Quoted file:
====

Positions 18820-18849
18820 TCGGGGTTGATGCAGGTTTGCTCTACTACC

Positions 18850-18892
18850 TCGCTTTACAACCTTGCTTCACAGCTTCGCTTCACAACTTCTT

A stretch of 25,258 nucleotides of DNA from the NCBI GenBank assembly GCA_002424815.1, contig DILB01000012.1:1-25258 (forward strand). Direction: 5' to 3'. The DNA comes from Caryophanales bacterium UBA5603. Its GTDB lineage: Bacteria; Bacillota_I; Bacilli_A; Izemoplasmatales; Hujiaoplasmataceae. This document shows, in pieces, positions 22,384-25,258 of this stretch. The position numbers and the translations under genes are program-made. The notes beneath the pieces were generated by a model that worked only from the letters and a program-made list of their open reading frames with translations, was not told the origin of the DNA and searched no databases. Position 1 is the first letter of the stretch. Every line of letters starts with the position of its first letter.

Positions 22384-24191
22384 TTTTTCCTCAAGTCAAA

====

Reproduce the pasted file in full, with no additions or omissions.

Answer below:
Positions 18820-18849
18820 TCGGGGTTGATGCAGGTTTGCTCTACTACC

Positions 18850-18892
18850 TCGCTTTACAACCTTGCTTCACAGCTTCGCTTCACAACTTCTT

A stretch of 25,258 nucleotides of DNA from the NCBI GenBank assembly GCA_002424815.1, contig DILB01000012.1:1-25258 (forward strand). Direction: 5' to 3'. The DNA comes from Caryophanales bacterium UBA5603. Its GTDB lineage: Bacteria; Bacillota_I; Bacilli_A; Izemoplasmatales; Hujiaoplasmataceae. This document shows, in pieces, positions 22,384-25,258 of this stretch. The position numbers and the translations under genes are program-made. The notes beneath the pieces were generated by a model that worked only from the letters and a program-made list of their open reading frames with translations, was not told the origin of the DNA and searched no databases. Position 1 is the first letter of the stretch. Every line of letters starts with the position of its first letter.

Positions 22384-24191
22384 TTTTTCCTCAAGTCAAA